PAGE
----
Manhattan Real Estate Update: Manhattan – It’s Early…But, Here’s What We Know Now

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First and foremost, I hope this note finds you healthy and safe. We will persevere!

Plain and simple, we need more information to make any conclusions on where we are right now.

We are all processing the shock of what seems like WWIII; in survival mode, everyone’s making their best efforts to “carry on”. However, with all the typical systems disrupted, it has become a tall order to transact real estate. There are innumerable moving parts and people to coordinate making it a logistical matrix to efficiently close a deal. Consequently, everyone is bending over backwards to adapt.

Handfuls of sellers are regretting having not accepted prior offers, as some of those prices may not be seen for years. We are seeing some deals renegotiated and others where buyers are simply walking away. I believe the latter is in the minority, as transactions are indeed happening, albeit substantially fewer in number.

Here’s what we know and have experienced so far:

Currently the majority of deals that are closing are ones that had already been in progress, contract signed and/or even board approved. New deals, although happening, are minimal and I expect will further slow down until we stabilize the system and can get back to some degree of normalcy, the ability to actually show properties being the most important factor.

Showings and open houses were suspended as of March 20th. Inventory is contracting; sellers are pulling many listings off the market and new listings are being delayed. Contract signings have declined. Traditional closings at a table are not occurring. Optionally they are occurring virtually, meaning the parties pre-sign documents and exchange funds by wireAttorneys are reading board minutes by use of cloud storage, whereby they are being given access to those documents temporarily. Notaries are happening virtually. Final walk-thru’s are being done virtually and/or scheduled for afterward. Because of recording issues with the city registrar’s office, banks have exhibited a reluctance to transact.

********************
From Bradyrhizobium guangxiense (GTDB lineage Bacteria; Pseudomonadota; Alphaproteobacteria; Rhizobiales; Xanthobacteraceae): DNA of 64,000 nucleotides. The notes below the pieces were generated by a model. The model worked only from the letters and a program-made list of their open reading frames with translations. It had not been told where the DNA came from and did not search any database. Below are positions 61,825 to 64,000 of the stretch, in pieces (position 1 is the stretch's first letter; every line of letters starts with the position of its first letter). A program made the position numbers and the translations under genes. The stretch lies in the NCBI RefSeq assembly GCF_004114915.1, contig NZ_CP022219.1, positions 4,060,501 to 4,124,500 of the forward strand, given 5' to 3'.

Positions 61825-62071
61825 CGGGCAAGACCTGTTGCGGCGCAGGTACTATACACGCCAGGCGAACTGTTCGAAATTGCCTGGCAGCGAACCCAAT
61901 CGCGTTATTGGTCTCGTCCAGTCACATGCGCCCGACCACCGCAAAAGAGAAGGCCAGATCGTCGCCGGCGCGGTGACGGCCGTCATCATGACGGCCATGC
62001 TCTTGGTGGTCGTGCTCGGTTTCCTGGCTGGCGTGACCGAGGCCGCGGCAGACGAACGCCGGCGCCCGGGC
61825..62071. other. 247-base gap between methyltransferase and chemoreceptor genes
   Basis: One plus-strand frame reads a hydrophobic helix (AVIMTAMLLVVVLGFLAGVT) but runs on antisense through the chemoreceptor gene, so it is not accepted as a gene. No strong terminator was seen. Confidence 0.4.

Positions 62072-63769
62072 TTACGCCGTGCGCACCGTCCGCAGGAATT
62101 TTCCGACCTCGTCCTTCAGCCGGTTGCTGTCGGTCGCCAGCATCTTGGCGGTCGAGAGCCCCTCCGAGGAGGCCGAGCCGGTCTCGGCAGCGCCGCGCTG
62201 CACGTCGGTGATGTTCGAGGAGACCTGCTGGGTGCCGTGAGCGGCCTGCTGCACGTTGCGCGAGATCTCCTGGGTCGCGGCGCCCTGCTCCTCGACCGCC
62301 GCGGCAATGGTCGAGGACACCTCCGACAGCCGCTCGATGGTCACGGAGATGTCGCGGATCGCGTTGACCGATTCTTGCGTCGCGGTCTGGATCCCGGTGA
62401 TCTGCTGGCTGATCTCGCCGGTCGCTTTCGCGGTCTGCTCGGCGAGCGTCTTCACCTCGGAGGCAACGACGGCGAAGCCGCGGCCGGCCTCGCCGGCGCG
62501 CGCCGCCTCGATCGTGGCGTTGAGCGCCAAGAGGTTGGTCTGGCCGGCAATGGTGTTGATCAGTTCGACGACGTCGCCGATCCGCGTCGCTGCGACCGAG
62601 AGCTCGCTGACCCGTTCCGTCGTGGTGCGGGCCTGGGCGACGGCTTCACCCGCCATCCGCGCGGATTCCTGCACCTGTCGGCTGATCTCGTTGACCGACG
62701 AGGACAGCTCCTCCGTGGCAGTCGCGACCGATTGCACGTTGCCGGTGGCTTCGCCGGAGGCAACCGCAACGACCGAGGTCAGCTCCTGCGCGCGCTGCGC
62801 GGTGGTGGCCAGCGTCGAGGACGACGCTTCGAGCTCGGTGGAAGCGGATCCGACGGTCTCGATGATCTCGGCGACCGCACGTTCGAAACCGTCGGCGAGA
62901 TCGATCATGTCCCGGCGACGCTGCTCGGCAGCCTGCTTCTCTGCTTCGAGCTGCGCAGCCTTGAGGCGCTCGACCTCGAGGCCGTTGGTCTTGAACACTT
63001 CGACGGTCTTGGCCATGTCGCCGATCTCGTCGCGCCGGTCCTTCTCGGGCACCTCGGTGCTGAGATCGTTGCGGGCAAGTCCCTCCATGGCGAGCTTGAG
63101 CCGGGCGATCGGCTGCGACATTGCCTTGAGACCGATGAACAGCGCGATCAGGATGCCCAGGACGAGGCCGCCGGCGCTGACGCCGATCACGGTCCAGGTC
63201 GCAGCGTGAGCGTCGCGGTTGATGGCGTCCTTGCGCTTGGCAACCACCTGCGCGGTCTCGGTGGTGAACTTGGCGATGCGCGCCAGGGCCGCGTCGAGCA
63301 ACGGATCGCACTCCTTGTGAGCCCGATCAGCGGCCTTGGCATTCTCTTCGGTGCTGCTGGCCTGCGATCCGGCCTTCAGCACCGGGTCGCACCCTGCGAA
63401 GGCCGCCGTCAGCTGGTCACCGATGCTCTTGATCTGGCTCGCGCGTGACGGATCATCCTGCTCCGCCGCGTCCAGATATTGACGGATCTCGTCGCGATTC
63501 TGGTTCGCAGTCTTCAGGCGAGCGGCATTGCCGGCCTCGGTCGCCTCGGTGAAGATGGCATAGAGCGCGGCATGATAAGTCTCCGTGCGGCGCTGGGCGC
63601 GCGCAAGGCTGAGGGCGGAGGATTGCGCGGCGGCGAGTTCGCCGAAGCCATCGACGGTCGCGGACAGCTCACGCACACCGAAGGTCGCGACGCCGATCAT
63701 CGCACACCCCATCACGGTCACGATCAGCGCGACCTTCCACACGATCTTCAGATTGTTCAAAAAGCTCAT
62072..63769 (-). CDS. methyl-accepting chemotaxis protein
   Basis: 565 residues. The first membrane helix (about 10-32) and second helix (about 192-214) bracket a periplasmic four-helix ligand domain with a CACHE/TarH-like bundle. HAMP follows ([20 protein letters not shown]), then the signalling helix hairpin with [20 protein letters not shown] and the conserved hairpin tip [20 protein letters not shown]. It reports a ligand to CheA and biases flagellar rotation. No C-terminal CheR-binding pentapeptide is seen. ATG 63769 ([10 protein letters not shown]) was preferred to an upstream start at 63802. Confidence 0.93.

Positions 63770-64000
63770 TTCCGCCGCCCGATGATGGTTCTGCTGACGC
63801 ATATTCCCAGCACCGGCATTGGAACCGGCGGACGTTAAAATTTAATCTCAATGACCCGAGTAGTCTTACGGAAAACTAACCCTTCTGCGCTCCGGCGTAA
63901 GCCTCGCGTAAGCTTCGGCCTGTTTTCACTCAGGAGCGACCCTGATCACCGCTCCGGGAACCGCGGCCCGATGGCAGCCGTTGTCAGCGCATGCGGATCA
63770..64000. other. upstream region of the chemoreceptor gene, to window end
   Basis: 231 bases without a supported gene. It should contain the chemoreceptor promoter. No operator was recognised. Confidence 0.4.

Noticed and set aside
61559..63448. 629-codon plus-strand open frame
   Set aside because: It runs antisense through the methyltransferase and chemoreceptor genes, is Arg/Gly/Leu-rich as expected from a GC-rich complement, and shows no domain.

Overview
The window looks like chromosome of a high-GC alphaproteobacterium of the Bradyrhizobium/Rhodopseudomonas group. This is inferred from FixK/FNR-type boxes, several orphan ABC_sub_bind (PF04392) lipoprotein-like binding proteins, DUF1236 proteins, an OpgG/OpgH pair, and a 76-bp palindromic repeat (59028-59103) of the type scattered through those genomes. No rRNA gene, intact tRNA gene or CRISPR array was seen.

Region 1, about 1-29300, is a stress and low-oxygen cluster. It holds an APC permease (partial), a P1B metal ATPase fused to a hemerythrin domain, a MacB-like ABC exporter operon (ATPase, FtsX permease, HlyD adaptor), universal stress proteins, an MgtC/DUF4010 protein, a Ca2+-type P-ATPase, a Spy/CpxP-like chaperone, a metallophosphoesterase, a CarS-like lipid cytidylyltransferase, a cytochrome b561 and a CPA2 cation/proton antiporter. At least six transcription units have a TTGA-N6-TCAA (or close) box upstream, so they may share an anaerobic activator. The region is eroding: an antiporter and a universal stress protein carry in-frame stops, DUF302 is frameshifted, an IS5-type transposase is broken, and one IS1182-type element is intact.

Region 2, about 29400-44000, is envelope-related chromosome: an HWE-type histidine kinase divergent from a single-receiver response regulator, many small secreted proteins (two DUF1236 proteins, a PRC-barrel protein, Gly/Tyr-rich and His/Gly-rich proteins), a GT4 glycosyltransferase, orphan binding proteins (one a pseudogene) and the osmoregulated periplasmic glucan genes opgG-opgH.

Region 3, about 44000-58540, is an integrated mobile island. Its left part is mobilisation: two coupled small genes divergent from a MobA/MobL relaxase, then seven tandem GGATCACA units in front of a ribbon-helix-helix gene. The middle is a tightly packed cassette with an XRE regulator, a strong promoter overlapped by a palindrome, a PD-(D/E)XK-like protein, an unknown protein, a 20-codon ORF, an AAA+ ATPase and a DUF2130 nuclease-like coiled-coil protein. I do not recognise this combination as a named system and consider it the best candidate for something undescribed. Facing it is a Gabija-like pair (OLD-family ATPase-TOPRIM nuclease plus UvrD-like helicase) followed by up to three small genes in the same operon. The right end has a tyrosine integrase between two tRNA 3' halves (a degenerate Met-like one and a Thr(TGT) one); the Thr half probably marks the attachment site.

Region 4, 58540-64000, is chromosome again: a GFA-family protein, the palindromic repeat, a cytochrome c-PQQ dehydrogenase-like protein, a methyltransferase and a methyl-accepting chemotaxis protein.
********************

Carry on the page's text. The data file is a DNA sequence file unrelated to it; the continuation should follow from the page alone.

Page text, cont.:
Prior to even getting to the closing table though are other factors. The processing of purchase applications must go through the managing agents, whose offices are closed. To alleviate traditional hard copies, PDF’s are being accepted; however, without access to offices, scanning such substantial documents is a challenge. Even board interviews are taking place virtually.

While mortgage rates have fallen and driven up refinance applications, the due-diligence has likewise been littered with obstacles. “Exterior-only” and “desktop appraisals ” are increasingly being considered; consequently, accurate valuations are questionable. Buyer’s employment status and security are increasingly a factor.

The $2.2 Trillion C.A.R.E.S. Act will help avoid a credit crisis in the near term. The government will also likely begin additional quantitative easing (QE). We are also likely to see additional fiscal stimulus. Of course, there are differing opinions on who will actually benefit most from all of these measures.

As first mentioned, until we have hard data, which lags by 3-5 months, it will be hard to understand the true impact. Seems like a lot of loose ends; regardless, we will eventually come out of this. Most need and should take a deep breath and wait for more information to filter through, while others who are already transacting, whether in contract or simply waiting to close, should try to get to the finish line. Likewise, there are tremendous opportunities for others who are better positioned to consider the risk/reward alternatives presented to them now. Everyone’s situation is unique and should be evaluated independently.

As the shock and hysteria moderates, people will acclimate with a better grasp of our new reality. This will bring the confidence we will need to indeed persevere.

Roberto Cabrera
Licensed Real Estate Broker
Brown Harris Stevens

212.906.0554

rcabrera@bhsusa.com

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